In previous versions of XSLT, results were delivered either in serialized form (as a character or byte stream), or as a tree. In the latter case processors typically would use either their own tree representation, or a standardized tree representation such as the W3C Document Object Model (DOM) (see [DOM Level 2]), adapted to the data structures offered by the programming language in which the API is defined. To deliver a raw result, processors need to define a representation not only of XDM nodes but also of sequences, atomic values, maps and even functions. As with the return of a simple tree, this may involve a trade-off between strict fidelity to the XDM data model and usability in the particular programming language environment. It is not a requirement that an API should return results in a way that exposes every property of the XDM data model; for example there may be APIs that do not expose the precise type annotation of a returned node or atomic value, or that fail to expose the base URI or document URI of a node, or that provide no way of determining whether two nodes in the result sequence are the same node in the sense of the XPath is operator. The way in which maps and functions (and where XPath 3.1 is supported, arrays) are returned requires careful design choices. It is recommended that an API should be capable of returning any XDM value without error, and that there should be minimal loss of information if the raw results output by one transformation are subsequently used as input to another transformation.
If a result tree is to be constructed from the raw result, then this is done by applying the rules for the process of sequence normalizationSER30 as defined in [XSLT and XQuery Serialization]. This process takes as input the serialization parameters defined in the unnamed output definition of the top-level package; though the only parameter that is actually used by this process is item-separator. In particular, sequence normalization is carried out regardless of any method attribute in the unnamed output definition.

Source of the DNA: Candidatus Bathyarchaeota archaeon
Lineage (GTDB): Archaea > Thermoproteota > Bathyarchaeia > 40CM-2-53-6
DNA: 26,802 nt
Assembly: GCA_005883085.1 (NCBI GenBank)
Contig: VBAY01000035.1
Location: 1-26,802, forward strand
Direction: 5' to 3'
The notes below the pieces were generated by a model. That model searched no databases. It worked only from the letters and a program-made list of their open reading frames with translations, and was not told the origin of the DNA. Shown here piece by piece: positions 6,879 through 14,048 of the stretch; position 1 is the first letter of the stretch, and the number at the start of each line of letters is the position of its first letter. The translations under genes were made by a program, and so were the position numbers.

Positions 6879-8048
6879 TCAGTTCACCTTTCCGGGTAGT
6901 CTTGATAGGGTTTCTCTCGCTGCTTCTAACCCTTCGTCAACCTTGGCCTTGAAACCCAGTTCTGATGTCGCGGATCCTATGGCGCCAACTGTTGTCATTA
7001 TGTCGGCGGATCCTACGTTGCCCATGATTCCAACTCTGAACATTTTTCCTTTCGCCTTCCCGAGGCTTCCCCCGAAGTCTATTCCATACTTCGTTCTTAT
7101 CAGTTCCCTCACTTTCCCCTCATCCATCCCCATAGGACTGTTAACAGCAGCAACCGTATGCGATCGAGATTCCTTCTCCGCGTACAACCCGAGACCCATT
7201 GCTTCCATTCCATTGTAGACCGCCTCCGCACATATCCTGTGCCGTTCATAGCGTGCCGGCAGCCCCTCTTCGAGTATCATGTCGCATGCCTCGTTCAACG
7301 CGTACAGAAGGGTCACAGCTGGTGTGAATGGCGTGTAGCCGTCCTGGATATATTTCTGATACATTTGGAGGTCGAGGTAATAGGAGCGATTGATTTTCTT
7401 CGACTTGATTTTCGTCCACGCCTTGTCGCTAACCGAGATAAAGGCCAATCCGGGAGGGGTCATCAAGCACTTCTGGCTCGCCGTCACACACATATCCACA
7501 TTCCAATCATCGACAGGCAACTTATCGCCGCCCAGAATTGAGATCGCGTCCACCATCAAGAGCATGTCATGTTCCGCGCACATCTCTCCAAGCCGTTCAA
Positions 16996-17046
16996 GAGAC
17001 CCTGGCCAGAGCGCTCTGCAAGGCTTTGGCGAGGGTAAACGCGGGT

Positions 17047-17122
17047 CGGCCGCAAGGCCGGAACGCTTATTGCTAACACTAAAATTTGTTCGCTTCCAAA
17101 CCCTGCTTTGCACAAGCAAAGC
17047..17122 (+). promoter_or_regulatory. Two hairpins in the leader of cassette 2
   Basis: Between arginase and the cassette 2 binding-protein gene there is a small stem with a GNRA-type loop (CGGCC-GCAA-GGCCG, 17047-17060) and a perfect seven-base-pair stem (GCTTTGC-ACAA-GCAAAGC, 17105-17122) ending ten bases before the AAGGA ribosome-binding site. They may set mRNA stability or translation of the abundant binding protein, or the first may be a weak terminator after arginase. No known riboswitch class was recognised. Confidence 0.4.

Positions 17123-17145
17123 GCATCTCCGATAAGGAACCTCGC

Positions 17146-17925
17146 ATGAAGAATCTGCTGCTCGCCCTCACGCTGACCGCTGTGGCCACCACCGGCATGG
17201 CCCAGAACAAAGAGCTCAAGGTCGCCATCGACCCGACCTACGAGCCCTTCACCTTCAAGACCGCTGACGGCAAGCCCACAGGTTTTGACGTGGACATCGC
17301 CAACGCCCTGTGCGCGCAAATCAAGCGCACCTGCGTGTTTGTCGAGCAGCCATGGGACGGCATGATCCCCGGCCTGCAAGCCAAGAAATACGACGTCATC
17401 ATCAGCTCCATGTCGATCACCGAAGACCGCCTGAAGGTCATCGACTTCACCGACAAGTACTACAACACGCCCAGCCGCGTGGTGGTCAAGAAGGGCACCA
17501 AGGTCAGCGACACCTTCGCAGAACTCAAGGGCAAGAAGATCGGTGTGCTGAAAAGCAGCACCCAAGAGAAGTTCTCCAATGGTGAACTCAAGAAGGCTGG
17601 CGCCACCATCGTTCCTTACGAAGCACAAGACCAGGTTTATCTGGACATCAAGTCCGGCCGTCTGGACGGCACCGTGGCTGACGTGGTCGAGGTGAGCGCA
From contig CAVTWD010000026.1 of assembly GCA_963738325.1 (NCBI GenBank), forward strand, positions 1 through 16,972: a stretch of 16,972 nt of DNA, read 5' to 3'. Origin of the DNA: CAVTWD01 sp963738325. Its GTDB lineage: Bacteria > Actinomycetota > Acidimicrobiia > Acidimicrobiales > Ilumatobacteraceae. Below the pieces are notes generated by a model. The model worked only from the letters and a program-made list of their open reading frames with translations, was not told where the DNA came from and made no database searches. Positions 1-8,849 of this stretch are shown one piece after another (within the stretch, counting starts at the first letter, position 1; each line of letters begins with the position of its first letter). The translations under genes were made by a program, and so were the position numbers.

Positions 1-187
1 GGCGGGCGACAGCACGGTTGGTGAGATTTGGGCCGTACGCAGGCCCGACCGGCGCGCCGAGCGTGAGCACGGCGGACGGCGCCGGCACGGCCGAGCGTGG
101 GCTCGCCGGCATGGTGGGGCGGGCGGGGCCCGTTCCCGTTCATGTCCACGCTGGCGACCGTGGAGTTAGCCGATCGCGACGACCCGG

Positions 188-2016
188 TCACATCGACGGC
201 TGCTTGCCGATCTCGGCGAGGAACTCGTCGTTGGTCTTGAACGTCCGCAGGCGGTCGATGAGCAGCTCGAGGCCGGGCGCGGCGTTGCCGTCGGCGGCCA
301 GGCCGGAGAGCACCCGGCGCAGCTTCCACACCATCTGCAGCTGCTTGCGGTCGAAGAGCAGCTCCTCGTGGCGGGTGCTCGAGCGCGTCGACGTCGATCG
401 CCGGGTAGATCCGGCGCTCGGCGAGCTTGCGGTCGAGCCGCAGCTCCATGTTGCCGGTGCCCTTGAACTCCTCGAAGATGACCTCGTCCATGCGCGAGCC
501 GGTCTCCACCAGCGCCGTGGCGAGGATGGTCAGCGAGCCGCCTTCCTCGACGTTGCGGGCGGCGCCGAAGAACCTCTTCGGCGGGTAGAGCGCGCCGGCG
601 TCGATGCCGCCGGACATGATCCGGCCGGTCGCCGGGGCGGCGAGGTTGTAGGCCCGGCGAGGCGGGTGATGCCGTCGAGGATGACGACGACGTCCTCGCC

In previous versions of this specification it was stated that when the raw result of the initial template or function is an empty sequence, a result tree should be produced if and only if the transformation generates no secondary results (that is, if it does not invoke xsl:result-document). This provision is most likely to have a noticeable effect if the transformation produces serialized results, and these results are written to persistent storage: the effect is then that a transformation producing an empty principal result will overwrite any existing content at the base output URI location if and only if the transformation produces no other output. Processor APIs offering backwards compatibility with earlier versions of XSLT must respect this behavior, but there is no requirement for new processor APIs to do so.
Note that it is not possible, using a simplified stylesheet, to request that the serialized output contains a DOCTYPE declaration. This can only be done by using a standard stylesheet module, and using the xsl:output element.
If an implementation supports the disable-output-escaping attribute of xsl:text and xsl:value-of, (see 26.2 Disabling Output Escaping), then the data model for trees constructed by the processor is augmented with a boolean value representing the value of this property. This boolean value, however, can be set only within a final result tree that is being passed to the serializer. 2b1af7f3a8